Costner's small town of Liberty has in recent months attracted the attention of the Freedom From Religion Foundation, which has fought to keep prayer out of its public schools. As CNN reports, "This spring, the foundation’s staff attorney sent a lawyer representing the district a letter about complaints of alleged discriminatory hiring and religious promotion in another county high school and praise music being played in an elementary school classroom." And after Costner's expression of where he stands on the matter, the Foundation's co-president Annie Laurie Gaylor described his "clearly unconstitutional" actions as "aggressive" and "extremely rude." But a district spokesman said there would no repercussions for the young man, adding, "The bottom line is we're not going to punish students for expressing their religious faiths."

One has to wonder whether that open-mindedness would have extended to a student who was expressing a non-Christian religious faith, or a declaration of non-belief entirely. And given the current state of American public education, you've got to question whether the smartest kid in his graduating class has any idea what he's talking about when he naively declares, "Taking prayer out of schools is the worst thing we could do."

Frankly, I don't believe Christians are so terribly silenced in our culture that they can't follow the directive to cool it for a few minutes in a public place. And Costner's act was a little bratty, no doubt. But he took his moment in the spotlight to take a stand for something he believes. He didn't say that anybody else had to pray along. That's the difference.

We all have choices, and many of those choices involve how we are going to get along with each other. Every time a football player thanks Jesus, are we going to get personally offended, or let it slide? If some small-minded confectioner doesn't believe two men or two women should be married, should we force him to do our baking bidding anyway -- or just make it plain that we're taking our business somewhere more welcoming? Yes, we need to continually fight for the freedom from theocracy, especially as more and more of us are declaring ourselves unaffiliated with any faith. We need to be welcoming of different ideals. But we also need to express our own views in ways that live and let live. Boycott a business. Write a scathing Yelp review. Remind people that not everybody thanks the Lord. And then move on. Be the tolerance we want extended towards ourselves. And recognize the difference between practicing a belief and forcing it on others.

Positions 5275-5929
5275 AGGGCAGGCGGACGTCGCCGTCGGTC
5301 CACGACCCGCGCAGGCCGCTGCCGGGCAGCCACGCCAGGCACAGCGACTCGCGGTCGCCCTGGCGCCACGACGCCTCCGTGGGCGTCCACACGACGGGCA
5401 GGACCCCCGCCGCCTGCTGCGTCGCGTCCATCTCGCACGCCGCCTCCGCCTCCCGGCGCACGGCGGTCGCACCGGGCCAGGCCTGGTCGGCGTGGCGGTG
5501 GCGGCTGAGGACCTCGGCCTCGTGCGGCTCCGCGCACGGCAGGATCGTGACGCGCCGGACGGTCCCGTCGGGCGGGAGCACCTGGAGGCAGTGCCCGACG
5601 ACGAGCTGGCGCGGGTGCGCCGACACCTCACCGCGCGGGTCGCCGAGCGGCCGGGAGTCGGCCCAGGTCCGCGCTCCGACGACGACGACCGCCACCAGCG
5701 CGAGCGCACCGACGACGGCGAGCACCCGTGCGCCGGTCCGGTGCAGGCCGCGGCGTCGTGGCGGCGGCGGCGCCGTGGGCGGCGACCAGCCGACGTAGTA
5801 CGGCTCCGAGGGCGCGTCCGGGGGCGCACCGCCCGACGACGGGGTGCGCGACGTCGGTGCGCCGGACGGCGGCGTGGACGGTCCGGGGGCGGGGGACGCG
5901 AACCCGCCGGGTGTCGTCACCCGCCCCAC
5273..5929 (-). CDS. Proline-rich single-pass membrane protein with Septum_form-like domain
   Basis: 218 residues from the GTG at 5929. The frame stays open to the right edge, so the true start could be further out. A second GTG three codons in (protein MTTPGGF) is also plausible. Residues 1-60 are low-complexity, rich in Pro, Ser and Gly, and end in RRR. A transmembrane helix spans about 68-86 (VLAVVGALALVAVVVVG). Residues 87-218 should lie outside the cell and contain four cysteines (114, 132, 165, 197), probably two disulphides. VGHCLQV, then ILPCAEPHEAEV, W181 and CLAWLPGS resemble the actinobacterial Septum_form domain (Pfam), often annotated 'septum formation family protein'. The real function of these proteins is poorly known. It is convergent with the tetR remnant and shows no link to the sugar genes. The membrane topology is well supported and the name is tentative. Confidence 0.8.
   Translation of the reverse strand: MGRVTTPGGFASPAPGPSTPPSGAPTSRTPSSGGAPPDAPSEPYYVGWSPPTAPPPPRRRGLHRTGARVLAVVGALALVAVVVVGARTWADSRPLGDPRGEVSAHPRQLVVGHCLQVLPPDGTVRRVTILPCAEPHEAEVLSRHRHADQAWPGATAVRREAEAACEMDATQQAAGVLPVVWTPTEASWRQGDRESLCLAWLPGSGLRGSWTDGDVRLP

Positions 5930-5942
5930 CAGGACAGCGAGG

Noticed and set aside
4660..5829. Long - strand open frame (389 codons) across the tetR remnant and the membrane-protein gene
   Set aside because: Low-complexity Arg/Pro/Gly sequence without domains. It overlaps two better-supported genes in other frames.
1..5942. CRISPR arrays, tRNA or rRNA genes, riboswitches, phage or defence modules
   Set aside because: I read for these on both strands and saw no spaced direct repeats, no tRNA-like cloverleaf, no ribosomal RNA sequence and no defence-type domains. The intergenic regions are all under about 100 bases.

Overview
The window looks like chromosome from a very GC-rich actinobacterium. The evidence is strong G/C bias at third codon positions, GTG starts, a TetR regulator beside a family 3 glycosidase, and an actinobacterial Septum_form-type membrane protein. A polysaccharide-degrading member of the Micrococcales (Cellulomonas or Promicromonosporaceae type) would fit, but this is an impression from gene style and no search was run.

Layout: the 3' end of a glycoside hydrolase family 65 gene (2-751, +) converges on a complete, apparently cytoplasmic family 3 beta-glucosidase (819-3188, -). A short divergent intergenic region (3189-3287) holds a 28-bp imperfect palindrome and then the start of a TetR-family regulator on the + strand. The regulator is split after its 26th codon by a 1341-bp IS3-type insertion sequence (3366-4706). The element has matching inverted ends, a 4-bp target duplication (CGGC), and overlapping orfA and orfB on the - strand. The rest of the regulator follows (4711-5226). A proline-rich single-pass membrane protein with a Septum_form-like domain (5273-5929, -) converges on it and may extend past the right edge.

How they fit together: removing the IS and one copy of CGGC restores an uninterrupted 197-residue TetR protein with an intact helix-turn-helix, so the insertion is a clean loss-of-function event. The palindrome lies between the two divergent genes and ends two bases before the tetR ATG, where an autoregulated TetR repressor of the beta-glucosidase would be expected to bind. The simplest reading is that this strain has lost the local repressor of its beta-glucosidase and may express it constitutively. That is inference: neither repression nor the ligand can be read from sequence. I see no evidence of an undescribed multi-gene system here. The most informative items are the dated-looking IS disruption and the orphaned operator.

By Mary Elizabeth Williams

Mary Elizabeth Williams is a senior writer for Salon and author of "A Series of Catastrophes & Miracles."

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Christianity Gay Marriage Lgbt Marriage Equality Religion